“How long, O Lord? Will you forget me forever? How long will you hide your face from me? How long must I bear pain in my soul, and have sorrow in my heart all day long? How long shall my enemy be exalted over me?” (Psalm 13:1,2)

“The Lord is not slow about his promise, as some think of slowness, but is patient with you, not wanting any to perish, but all to come to repentance” (2 Peter 3:9).

I first learned the word “dilatory” when I worked in a law firm in the late ‘70s. It means “given to or causing delay,” and comes from a late Latin word for “defer” (that is, to a later time). Synonyms or related terms might be “slothful,” “lazy,” and “passive-aggressive.” Dilatory lawyers are usually the latter, dragging out cases forever, “forgetting” to file papers, and the like. Being dilatory is a strategy for control and the retention of power.

Recently I’ve encountered a good many instances of dilatoriness. Like the cable company that told me it would take 8-10 weeks to get a little refund check, because “it had to come from corporate.” What, I wondered, was “corporate” doing that it took that long to process a single check? My answer ultimately was that they were delaying because they could. The company has a monopoly in its market. (In fairness, it actually took only a little over a week for the check to arrive.)

Then there is the road construction crew that has been building a bypass around Centreville, AL for as long as I can recall. Not just months, but years to complete a few miles of highway. Why so long? Before that, it took at least a decade for other portions of Highway 82 in AL and MS. Again, why so long? Is it funding? Is it permits? Is it that the crews aren’t really working? I don’t get it, but then I know nothing about building highways, so maybe years is simply how long it takes.

During the same time I was dealing with the cable company and contemplating the slow progress on the AL bypass, I began reading Thomas Friedman and Michael Mandelbaum’s book That Used To Be Us. They start by contrasting a project in China and one in Washington, DC. “It took China’s Tela Construction Group thirty-two weeks to build a world-class convention center from the ground up—including giant escalators in every corner—and it was taking the Washington Metro crew twenty-four weeks to repair two tiny escalators of twenty-one steps each” (4).  The repairs to the escalators, which had been terribly neglected in recent years, were causing big delays for commuters. Why could China build a huge structure in only two months longer than an American crew could repair the two escalators in Washington? The thing was, no one was asking why the maintenance took so long. People were simply used to it (5).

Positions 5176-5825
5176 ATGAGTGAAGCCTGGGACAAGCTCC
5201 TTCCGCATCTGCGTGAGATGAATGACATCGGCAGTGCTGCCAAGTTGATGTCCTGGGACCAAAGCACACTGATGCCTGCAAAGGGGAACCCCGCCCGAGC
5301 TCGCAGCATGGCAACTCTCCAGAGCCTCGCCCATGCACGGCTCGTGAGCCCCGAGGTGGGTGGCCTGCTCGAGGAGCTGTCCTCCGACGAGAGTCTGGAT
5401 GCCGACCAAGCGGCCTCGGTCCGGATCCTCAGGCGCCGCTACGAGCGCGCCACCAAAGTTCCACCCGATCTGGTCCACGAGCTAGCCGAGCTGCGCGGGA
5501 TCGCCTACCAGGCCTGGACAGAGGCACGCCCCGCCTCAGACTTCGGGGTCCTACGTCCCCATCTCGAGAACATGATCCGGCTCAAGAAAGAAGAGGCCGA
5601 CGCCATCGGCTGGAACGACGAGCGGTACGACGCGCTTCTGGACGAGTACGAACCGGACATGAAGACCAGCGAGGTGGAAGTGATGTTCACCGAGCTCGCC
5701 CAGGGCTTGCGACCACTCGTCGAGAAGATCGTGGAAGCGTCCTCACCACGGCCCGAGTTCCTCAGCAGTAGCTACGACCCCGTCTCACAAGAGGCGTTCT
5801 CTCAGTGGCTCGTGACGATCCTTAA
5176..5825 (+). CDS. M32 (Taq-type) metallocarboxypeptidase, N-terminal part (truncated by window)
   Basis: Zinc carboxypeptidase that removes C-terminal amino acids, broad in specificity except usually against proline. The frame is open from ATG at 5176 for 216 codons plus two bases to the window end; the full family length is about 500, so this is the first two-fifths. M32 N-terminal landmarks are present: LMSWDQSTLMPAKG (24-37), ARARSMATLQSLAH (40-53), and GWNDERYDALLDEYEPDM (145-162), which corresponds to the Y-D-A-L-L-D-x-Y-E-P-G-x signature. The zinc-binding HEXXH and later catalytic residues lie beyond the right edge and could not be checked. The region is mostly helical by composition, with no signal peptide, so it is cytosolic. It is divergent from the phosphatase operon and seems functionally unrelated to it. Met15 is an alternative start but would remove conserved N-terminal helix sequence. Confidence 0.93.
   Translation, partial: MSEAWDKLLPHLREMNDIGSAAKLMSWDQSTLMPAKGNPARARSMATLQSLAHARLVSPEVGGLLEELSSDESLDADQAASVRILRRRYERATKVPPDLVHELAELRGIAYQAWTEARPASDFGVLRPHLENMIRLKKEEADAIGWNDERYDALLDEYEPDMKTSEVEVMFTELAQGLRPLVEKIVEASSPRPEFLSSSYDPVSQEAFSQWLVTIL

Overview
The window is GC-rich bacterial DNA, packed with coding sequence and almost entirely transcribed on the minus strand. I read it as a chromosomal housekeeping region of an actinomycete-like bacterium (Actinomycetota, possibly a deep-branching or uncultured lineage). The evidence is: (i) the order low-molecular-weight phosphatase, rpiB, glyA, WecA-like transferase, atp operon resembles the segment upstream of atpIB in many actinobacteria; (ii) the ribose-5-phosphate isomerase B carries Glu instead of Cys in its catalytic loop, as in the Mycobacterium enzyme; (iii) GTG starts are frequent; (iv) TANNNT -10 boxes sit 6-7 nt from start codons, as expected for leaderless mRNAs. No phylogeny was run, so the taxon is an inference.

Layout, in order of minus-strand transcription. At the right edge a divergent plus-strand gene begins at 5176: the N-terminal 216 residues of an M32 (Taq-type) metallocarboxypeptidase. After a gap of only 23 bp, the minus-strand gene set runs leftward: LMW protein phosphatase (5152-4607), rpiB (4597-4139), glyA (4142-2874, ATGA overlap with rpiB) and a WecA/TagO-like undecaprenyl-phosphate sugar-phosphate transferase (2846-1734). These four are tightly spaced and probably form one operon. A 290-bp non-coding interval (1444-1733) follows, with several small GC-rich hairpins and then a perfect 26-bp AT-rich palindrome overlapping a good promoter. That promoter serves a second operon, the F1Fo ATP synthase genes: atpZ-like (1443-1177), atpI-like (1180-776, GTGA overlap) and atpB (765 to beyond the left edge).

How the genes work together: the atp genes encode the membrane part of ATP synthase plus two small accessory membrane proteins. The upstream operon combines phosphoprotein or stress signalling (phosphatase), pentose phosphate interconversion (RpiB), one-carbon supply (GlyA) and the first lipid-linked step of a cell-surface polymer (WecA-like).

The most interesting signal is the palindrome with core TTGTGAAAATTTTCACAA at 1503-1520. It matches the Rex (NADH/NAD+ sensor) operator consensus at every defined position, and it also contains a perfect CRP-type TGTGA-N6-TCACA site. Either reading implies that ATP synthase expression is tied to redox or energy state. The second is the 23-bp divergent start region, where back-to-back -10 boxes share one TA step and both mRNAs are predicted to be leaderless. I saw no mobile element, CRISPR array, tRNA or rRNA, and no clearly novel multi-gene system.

We ought to be concerned about the slowness of work on highways and other infrastructure and complain when customer service is unresponsive and drags out simple functions like sending a rebate or a refund. But there is a larger issue that the scriptures I cited above raise or seek to deal with. It’s the dilatoriness of God.

Why is God so slow? Whyfor thousands of years has he let drag on, and indeed increase, injustice and wickedness and greed and all manner of terrible things from the atrocities of individuals, groups, and nations to the bullying of kids on Facebook or the schoolyard to the hurts we perpetrate on each other daily? What exactly does he do all day? Is he dilatory in the manner and for the reason of the lawyers I mentioned: to demonstrate his power, to keep us under his thumb? Is he reminding us who’s boss? Or is he impotent and ineffective? Could he be otherwise occupied with problems in the Andromeda galaxy instead of with our little planet and our tiny lives?

These are questions people have been asking for a very long time, and there have been no answers, other than the sorts of things that people like the author of 2 Peter have said, which strike me as not helpful. In fact, I’m more likely to get an answer for why the Centreville bypass is taking so long than I am to get clarity on the theological issues I and so many others have posed.

If I were you, and you have the same questions, I wouldn’t hold my breath waiting for a response. It will take an eternity.

© 2012 Tom Cheatham. All rights reserved.